Why does this keep happening? What am I doing wrong? What is Caleb trying to tell me? Why oh why does he keep doing this? What can I do to ensure this NEVER happens again? How do I punish him for making such a mess? DO I punish him for making such a mess? Why can't he just potty-train like all the other kids we know? Why me? Why me? Why me?

I start to pray, to battle my way through the storm. I know if I can't keep the self pity in check, I'll soon be fighting the full tempest of my temper. And that always leads me places I don't want to go. Once the anger takes over, I lose my footing. I sway and stumble in the emotional turmoil, and those roped to me for safety and support (usually my family) immediately feel the impact. The storm may rage inside, but rain never falls on just one person. The thunder and lightning affect them, too. So I fight and pray, pray and clean.

Every spring, from Camp 4 on the South Col of Mt. Everest, climbers make their bid for the summit. They climb the South Col, cross the Balcony, walk the razor edge of the Southeast Ridge, navigate the Hillary Step, and then trudge to the top of the South Summit. All this they must do in one day, but reaching the top of Everest is only half the challenge. The hardest part is then getting yourself back down to Camp 4 before dark.

Once I finish the southwest corner, I have a similar set of final obstacles to tackle: Caleb's table, the window sill, and finally, the window itself. The end within sight, I push on using 409 and paper towels.

Finally! After an hour and a half, the now-open window sparkles and I step back to admire the view. Only from Caleb's window can we see the harbor; no other window in our house claims that privilege. The sun shimmers on the water and the green hills beyond it glow in the late afternoon rays. But like many who summit Everest, I do not stay at the top for long. I still have the long haul back down the mountain to normality and cleanliness. There's laundry to wash, toys to soak, and miscellaneous spots on the floor to hunt and sniff for.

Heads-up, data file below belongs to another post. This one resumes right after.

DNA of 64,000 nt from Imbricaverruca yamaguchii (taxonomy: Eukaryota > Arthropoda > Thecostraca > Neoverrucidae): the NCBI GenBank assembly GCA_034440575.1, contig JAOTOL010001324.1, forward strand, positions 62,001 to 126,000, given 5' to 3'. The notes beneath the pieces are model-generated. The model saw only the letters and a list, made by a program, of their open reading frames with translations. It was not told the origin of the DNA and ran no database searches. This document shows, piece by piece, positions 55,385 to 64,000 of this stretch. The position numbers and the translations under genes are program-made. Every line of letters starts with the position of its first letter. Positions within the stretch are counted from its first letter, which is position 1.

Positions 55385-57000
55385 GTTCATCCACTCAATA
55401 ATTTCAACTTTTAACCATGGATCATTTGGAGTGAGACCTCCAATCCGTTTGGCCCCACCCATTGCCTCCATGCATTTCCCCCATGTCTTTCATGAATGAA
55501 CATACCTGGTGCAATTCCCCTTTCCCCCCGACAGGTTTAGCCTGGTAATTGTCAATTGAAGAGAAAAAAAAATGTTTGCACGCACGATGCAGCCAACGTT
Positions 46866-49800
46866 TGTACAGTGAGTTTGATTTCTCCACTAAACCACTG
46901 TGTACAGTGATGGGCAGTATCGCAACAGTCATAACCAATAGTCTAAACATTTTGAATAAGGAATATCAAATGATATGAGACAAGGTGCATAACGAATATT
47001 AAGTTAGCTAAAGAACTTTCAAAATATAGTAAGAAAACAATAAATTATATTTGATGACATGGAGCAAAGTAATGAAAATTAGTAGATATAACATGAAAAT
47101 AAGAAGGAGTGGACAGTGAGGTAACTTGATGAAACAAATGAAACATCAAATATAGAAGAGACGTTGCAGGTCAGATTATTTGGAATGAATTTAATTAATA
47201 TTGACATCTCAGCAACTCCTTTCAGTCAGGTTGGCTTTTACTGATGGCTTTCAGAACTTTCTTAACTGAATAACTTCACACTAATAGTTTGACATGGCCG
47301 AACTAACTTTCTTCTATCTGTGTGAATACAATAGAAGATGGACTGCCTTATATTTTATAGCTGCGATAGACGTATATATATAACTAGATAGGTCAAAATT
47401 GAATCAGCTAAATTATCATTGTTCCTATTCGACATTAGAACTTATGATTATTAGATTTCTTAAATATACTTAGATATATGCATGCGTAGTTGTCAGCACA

I make my descent quickly and go into the bathroom to wash my hands. I'm rather proud of myself; I haven't lost my temper and the inward turmoil seems to be subsiding. But as difficult as the last hour and a half has been, I'm not finished. I can't sit back on the couch with a soda and call it a day. I must still be Mommy and Wifey. Dinner must be made, finances done, and food shopping attended to. My day isn't over just because this particular climb is (much as I would like it to be!).

I may have summited Poopy Mountain, even summited it solo today, but a greater peak yet looms. One of patience and selfishness, trust and control . And when I catch myself snapping at Jason not ten minutes afer he arrives home from work, I realize I'm still climbing.


kevswifey said...

Thank you..... love you... nice to know I'm not alone, I"m climbing my own mountains too.

Shannon said...

I hope things improve in the coming week!

ladyfelicity said...

Aww ... !*Hug!*

Nicole said...

Thanks for the prayers, y'all! We've been potty-training this week, but it's slow-going. On the upside, though, I haven't had to clean anymore messes. :)